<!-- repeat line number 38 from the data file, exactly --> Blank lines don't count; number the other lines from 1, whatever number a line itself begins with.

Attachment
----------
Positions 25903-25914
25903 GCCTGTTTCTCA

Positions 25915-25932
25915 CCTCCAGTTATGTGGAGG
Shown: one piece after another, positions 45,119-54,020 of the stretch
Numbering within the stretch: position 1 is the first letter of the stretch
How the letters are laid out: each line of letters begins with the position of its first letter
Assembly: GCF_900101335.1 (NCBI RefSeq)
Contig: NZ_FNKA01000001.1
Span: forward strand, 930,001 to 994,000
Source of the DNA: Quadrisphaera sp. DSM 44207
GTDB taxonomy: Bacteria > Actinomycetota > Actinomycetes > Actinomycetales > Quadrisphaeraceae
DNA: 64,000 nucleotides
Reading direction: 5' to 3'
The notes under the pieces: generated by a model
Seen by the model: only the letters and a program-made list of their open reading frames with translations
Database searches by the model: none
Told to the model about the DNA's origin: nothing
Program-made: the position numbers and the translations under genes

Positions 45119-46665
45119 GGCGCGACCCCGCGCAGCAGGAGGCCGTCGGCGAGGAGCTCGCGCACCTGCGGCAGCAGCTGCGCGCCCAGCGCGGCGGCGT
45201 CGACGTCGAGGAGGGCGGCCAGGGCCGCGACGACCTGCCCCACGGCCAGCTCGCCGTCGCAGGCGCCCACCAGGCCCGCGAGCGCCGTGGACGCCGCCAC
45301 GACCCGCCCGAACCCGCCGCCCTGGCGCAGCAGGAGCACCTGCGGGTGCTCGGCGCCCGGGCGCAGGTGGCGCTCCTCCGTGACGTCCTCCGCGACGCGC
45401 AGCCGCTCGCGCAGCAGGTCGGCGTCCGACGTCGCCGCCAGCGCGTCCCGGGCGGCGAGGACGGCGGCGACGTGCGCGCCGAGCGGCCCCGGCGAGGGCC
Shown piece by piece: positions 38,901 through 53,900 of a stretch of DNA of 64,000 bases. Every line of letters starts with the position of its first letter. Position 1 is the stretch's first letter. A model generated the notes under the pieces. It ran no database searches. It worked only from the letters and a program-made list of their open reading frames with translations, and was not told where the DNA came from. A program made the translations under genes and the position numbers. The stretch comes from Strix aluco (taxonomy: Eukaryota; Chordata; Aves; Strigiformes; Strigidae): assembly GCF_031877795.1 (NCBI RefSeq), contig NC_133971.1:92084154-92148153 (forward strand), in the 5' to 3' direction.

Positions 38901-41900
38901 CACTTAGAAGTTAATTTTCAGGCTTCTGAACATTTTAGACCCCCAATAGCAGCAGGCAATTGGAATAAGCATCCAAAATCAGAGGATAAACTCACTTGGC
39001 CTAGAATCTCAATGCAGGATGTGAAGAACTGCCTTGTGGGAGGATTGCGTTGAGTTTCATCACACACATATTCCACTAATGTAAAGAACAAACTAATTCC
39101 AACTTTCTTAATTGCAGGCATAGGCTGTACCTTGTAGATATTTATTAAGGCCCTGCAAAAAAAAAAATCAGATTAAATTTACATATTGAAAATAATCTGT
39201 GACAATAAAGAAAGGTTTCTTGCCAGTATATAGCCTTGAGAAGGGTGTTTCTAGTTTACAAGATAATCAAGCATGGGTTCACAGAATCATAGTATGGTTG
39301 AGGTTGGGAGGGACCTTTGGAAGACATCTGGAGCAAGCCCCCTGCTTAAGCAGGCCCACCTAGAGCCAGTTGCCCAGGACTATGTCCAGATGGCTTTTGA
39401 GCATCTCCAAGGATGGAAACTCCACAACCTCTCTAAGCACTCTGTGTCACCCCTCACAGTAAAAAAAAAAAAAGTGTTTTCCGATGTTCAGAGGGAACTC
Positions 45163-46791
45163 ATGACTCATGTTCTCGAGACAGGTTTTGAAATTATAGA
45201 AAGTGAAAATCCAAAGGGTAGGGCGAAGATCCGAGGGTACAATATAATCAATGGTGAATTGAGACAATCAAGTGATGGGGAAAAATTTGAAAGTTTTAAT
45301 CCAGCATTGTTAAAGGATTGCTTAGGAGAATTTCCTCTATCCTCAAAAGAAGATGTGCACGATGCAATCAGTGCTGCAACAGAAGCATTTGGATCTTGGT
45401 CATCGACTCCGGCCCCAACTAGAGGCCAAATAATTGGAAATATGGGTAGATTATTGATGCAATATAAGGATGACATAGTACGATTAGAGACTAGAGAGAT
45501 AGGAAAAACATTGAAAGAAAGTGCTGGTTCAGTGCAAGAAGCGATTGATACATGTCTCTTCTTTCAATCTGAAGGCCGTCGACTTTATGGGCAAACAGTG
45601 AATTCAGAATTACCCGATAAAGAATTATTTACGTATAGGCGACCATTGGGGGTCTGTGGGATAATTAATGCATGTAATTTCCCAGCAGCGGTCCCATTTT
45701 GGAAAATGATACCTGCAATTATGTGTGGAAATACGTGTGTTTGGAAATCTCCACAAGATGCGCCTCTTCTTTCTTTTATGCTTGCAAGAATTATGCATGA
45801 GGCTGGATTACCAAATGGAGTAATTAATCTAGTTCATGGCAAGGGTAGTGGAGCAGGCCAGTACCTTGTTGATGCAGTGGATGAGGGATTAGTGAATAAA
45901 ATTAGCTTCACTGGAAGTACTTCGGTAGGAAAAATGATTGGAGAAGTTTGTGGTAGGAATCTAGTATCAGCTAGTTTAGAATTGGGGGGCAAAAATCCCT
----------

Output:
45501 AGGAAAAACATTGAAAGAAAGTGCTGGTTCAGTGCAAGAAGCGATTGATACATGTCTCTTCTTTCAATCTGAAGGCCGTCGACTTTATGGGCAAACAGTG